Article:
Human rights defenders in need of defense: A field report on the protection and effectiveness of Human-rights defenders in West and East Africa and the Horn (2005)

The African Human Rights Defenders Project is designed to strengthen the work of human rights defenders in Africa by reducing their vulnerability to the risk of persecution and by enhancing their capacity for effectiveness in defending human rights. It focuses on West Africa, East Africa and the Horn. The current report covers the first, exploratory stage of the project. This stage of the project was carried out through field trips in March and April 2004 to the two regions. They involved extensive consultations with a wide range of human-rights defenders as well as several public officials. It was conducted under the auspices of the Centre for Refugee Studies at York University in partnership with Amnesty International and with the support of International Development Research Centre and Inter Pares.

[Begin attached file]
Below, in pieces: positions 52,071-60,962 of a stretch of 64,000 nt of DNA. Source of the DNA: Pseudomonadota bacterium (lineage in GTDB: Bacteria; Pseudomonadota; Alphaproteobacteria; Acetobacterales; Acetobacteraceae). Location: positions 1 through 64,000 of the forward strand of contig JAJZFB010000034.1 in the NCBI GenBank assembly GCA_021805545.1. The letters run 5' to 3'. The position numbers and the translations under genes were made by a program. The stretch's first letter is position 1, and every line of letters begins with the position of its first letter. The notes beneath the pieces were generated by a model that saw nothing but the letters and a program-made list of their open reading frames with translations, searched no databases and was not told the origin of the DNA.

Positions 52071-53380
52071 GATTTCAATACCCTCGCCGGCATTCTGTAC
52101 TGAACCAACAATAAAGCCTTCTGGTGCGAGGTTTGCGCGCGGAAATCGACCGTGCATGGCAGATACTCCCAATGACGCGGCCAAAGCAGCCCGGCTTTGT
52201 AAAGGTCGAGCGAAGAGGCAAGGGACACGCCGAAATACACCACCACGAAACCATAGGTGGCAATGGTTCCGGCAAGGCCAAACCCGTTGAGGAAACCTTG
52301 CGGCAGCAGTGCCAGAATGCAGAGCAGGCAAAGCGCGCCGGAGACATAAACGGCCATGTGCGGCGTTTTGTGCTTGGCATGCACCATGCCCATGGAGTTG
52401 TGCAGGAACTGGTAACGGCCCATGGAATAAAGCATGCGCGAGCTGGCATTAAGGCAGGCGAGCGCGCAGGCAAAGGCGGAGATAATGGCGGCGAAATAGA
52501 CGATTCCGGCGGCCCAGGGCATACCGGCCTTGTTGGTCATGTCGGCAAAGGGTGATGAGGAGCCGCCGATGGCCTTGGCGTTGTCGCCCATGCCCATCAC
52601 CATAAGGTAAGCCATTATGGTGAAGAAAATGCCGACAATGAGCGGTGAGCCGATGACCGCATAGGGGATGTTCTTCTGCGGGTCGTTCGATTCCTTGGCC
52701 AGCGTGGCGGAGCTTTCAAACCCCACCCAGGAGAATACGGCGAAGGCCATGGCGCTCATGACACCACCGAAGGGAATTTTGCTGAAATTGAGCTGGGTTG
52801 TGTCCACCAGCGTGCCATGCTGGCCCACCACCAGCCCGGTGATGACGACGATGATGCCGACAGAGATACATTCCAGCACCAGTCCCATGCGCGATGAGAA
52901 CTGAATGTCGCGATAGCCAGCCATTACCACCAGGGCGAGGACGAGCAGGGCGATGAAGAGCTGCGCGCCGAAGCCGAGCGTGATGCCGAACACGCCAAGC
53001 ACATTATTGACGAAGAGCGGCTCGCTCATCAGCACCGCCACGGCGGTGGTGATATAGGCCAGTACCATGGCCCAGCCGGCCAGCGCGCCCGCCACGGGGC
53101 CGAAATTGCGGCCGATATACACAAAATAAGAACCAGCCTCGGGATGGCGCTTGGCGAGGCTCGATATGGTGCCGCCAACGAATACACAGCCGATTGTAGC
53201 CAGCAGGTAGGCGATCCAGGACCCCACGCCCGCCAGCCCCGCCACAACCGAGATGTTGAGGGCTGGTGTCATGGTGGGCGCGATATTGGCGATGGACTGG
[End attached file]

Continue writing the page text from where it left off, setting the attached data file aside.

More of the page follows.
Human Rights Defender of the month: Alex Njenga John

Alex Njenga has always believed in egalitarianism both as a principle and as a tool for justice. As a result, he has always been suspicious of, and at times hostile to social prejudices that treat some people as “more equal than others,” – to use a line from George Orwell’s famed political fable, Animal Farm.

Some of the experiences that have shaped his social and political outlook have been personal. As an adolescent in Kenya’s Uasin Gishu County, Alex was stigmatised and denied healthcare after he identified himself as belonging to Kenya’s sexual orientation and gender identity (SOGI) community.